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Editorial Advisory Board’s ‘Recommended Read’ - January 2020

Our reviewer for January’s ‘Recommended Read’ is Professor Christina Alexandris, Associate Professor in Computational Linguistics and German Linguistics at the National and Kapodistrian University of Athens in Greece. Kristina has been a member of our Telecommunications Editorial Advisory Board since February 2018.


Her chosen title, News Discourse and Digital Currents: A Corpus-Based Genre Analysis of News Tickers by Antonio Fruttaldo, focuses on an examination of the graphic elements during news broadcasts. 

Cambridge Scholars are offering a 50% discount on Christina’s choice until February 2nd. You can redeem the discount by using the code ‘EABJAN20’ on our website when purchasing the book.

In recent years, journalistic practices have undergone a radical change due to the increasing pressure of new digital media on professional practice. The ever-growing development of new technologies and the ceaseless fluctuation of social practices have challenged some of the traditional genres found in these professional contexts. On this basis, the book investigates the genre of tickers used by BBC World News over a year-long period.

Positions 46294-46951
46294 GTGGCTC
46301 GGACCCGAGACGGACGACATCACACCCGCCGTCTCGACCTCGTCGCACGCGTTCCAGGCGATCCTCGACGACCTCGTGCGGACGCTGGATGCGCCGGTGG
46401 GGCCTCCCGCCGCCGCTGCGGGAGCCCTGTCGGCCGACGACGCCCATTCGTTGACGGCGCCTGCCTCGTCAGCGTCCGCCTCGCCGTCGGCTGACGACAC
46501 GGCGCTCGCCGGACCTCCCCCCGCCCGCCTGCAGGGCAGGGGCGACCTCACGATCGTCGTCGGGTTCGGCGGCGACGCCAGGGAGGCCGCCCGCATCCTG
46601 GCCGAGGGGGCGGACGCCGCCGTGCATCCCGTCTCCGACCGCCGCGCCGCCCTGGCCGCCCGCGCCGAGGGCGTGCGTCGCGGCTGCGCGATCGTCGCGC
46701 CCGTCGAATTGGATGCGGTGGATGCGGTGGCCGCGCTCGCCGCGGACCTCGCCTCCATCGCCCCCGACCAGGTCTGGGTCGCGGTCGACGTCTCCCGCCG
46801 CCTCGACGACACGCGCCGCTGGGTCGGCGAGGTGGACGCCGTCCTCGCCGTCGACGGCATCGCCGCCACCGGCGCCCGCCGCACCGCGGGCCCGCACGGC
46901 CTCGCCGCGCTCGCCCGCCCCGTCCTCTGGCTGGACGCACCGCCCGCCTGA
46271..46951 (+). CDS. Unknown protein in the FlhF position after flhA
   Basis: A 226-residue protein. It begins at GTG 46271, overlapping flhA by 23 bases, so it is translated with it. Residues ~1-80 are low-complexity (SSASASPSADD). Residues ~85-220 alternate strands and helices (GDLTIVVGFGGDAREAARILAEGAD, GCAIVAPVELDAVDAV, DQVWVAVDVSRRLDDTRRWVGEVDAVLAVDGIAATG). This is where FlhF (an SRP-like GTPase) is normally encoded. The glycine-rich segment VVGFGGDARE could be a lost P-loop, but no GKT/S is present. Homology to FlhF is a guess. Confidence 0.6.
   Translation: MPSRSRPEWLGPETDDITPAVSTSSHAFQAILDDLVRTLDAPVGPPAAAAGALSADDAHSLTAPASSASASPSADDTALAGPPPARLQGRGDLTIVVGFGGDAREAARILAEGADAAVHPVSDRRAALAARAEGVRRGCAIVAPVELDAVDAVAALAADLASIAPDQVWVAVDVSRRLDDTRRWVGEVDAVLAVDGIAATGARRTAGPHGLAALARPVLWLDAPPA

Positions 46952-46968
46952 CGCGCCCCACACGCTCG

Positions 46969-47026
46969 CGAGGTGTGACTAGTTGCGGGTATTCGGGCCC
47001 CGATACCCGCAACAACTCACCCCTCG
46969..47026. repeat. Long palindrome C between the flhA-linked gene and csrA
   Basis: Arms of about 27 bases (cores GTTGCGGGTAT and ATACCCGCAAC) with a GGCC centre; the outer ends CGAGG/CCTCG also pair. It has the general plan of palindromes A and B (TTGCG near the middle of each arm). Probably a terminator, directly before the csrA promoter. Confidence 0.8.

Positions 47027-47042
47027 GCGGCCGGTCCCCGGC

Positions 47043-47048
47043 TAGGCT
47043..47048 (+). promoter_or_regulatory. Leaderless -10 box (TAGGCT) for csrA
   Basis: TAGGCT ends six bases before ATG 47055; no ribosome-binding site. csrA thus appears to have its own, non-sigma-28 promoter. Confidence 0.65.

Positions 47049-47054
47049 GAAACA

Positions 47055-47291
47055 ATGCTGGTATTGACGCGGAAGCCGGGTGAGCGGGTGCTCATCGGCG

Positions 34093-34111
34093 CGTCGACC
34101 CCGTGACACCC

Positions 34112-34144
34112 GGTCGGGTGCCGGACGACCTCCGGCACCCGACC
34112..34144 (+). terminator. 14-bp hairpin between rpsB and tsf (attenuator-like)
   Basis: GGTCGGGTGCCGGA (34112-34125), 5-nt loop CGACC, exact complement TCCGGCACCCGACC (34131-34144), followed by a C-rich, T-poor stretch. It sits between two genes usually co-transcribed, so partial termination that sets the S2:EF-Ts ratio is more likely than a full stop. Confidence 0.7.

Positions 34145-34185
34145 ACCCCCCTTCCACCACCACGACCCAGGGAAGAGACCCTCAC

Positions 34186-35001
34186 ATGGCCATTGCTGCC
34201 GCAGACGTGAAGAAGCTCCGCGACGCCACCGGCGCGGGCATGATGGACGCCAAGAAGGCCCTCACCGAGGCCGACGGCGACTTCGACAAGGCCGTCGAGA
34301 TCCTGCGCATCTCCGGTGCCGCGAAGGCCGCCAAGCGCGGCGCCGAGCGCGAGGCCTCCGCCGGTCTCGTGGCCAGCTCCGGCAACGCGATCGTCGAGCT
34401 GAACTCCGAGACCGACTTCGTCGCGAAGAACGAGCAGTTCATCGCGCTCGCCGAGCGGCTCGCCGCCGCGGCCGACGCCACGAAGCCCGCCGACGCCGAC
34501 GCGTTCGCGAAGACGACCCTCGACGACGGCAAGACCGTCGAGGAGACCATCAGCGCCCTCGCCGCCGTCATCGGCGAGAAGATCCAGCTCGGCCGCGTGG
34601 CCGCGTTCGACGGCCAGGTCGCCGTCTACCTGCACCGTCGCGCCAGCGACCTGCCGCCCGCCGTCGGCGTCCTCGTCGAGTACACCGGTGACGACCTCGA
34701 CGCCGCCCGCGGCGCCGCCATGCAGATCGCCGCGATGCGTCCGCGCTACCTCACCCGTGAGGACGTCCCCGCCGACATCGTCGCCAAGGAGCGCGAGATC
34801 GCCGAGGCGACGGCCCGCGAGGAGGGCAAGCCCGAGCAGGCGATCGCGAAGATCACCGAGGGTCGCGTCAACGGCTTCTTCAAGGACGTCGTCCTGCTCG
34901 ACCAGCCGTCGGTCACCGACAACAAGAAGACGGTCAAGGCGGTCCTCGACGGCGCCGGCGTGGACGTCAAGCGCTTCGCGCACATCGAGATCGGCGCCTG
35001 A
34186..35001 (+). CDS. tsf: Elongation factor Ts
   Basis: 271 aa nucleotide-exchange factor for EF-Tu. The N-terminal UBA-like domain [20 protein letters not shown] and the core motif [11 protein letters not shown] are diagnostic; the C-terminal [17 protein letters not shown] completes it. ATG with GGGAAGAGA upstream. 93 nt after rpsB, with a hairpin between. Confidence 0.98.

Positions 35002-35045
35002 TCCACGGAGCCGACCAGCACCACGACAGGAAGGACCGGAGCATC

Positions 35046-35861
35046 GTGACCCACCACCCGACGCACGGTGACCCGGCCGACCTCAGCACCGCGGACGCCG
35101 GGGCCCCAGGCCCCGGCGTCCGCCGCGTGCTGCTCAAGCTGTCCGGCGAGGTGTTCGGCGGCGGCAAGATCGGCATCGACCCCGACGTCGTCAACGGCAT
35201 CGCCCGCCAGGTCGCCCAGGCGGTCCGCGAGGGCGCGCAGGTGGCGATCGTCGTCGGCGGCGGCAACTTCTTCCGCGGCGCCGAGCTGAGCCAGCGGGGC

You can read Christina’s review below:

“The book combines corpus linguistics and genre analysis in news discourse with digital currents in media discourse, including graphic elements in TV news broadcasts and the reshaping of media conventions. The extended analysis, corpus collection and description of media discourse is based on corpus linguistics and genre analysis of corpus. Special emphasis is placed on news tickers, with a significant amount of empirical data.

Although standard practices and approaches of corpus analysis are employed, they are also challenged, since the present analysis concerns recent developments and the state-of-the-art in TV news broadcasts. Various features of the state-of-the-art in TV news broadcasts are described in detail, providing a rich variety of examples and data, including texts from popular national and international TV channels and processed output from well-known software.

The analysis is a fresh look on news discourse, combining detailed linguistic approaches with technological factors and examining new and multiple dimensions of TV news broadcasts. It is a remarkable source of analytical empirical data and new insights in media discourse, contributing to its better understanding, evaluation, processing and management.”


To learn more about the volume and its editors, to read a sample extract from the text, or to purchase the book with your 50% discount you can follow this link. For more information on our reviewer, you can click here.

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